Physicochemical and biological characterisation of an antisense oligonucleotide targeted against the bcl-2 mRNA complexed with cationic-hydrophilic copolymers.
Read ML., Dash PR., Clark A., Howard KA., Oupicky D., Toncheva V., Alpar HO., Schacht EH., Ulbrich K., Seymour LW.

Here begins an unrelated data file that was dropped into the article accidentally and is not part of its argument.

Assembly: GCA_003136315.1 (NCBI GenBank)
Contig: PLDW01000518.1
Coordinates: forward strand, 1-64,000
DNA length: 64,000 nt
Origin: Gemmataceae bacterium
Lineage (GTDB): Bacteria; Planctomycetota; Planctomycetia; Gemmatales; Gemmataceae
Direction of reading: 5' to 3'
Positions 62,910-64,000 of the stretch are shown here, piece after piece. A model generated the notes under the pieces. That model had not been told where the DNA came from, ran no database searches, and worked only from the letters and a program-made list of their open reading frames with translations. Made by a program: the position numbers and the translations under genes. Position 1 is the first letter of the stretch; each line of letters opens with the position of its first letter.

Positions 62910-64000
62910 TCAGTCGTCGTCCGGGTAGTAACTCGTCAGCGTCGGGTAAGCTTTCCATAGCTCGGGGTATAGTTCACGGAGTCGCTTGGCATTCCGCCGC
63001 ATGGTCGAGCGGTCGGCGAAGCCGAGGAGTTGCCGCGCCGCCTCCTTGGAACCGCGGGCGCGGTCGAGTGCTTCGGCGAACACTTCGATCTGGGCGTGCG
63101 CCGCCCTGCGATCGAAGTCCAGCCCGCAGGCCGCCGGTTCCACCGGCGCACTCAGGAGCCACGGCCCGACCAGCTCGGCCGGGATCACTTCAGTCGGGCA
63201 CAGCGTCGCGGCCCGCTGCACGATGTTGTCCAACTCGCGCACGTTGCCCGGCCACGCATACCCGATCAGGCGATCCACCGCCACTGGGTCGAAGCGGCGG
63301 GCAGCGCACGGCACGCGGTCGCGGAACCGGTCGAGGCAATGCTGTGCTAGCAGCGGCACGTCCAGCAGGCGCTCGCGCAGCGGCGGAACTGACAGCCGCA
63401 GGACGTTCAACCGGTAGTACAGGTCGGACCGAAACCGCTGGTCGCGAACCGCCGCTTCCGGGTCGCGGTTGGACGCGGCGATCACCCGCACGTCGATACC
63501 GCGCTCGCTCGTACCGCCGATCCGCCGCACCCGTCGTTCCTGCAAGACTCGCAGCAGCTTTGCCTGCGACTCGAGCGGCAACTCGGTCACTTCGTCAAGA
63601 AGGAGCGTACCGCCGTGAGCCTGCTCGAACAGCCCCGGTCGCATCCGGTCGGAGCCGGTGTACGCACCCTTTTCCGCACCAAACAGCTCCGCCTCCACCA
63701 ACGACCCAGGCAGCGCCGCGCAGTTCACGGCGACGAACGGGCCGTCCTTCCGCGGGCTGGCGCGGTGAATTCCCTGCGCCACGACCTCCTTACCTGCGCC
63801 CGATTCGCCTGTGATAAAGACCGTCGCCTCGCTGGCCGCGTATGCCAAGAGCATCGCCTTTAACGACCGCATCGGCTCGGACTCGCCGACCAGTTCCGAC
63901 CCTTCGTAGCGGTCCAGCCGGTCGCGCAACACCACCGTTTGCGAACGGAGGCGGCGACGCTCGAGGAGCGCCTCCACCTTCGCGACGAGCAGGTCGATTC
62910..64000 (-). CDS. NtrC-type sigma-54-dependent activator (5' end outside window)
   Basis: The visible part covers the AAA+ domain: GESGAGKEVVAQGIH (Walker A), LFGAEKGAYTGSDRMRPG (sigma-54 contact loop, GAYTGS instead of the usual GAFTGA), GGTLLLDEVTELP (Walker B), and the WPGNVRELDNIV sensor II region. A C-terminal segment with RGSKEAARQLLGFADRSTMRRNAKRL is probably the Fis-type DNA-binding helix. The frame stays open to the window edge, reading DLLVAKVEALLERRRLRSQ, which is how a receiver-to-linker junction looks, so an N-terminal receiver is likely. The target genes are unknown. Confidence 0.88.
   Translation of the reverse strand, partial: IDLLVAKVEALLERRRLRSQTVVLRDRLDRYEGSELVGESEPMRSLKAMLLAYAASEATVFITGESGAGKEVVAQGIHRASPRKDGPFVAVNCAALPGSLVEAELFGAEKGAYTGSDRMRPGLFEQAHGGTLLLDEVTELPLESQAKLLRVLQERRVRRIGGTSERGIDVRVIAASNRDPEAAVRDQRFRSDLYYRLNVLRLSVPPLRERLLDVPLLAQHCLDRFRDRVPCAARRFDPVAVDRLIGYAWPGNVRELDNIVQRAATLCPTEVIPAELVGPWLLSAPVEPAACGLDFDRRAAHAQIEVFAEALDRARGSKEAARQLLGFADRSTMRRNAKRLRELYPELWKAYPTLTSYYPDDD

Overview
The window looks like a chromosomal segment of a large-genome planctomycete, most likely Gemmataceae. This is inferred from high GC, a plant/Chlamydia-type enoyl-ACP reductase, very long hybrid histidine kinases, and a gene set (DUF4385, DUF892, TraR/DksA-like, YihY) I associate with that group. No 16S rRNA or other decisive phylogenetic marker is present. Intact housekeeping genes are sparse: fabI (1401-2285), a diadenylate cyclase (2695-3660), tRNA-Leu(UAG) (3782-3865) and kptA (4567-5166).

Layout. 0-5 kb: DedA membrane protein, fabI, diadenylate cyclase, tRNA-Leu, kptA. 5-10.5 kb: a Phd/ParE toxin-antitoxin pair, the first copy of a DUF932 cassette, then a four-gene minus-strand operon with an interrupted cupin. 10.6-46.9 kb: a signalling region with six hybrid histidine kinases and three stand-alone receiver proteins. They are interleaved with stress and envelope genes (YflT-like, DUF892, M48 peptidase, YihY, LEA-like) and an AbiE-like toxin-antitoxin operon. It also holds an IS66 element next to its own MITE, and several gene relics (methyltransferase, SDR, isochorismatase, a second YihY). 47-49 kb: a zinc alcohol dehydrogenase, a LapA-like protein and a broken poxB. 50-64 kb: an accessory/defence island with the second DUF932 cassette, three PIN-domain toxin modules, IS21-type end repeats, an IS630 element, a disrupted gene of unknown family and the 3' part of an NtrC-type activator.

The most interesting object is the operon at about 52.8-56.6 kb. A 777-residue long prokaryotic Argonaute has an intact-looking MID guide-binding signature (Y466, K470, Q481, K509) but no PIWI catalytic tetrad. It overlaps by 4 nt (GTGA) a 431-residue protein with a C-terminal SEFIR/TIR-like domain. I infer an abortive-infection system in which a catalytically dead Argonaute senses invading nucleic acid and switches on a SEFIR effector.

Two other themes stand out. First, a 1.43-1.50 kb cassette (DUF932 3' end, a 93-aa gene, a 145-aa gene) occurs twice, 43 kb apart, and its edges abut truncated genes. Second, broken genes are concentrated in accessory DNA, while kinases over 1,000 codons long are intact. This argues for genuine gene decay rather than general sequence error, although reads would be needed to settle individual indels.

The aim of this study was to evaluate the use of cationic-hydrophilic copolymers for self-assembly with antisense oligonucleotides targeted to the bcl-2 mRNA in order to improve their biocompatibility and modulation of their pharmacokinetics for greater therapeutic usefulness. Examination of the ability of poly(trimethylammonioethyl methacrylate chloride)-poly[N-(2-hydroxypropyl)methacrylamide] (pHPMA-b-pTMAEM) block copolymers to condense the oligonucleotide by fluorescence and electrophoresis techniques showed that complexes were formed more efficiently than with copolymers containing poly(ethylene glycol) blocks grafted onto the backbone of poly(L-lysine) (pLL-g-pEG). In addition, the copolymer pTMAEM-b-pHPMA produced oligonucleotide complexes with the most favourable physicochemical properties appropriate for in vivo applications. The complexes were small (approximately 36 nm in diameter), with low surface charge as measured by zeta potential, relatively stable to physiological salt conditions and could be formed at a DNA concentration of 500 microg/ml. Complex formation with the copolymer pTMAEM-b-pHPMA or pLL-g-pEG reduced the urinary clearance of the oligonucleotide after intravenous injection into mice. However after 30 min, the oligonucleotide complexes were cleared from the bloodstream. These results indicate that for the systemic delivery of oligonucleotides the polymer-derived complexes are not stable enough for prolonged circulation. Instead, these complexes may be more suitable for localised in vivo applications.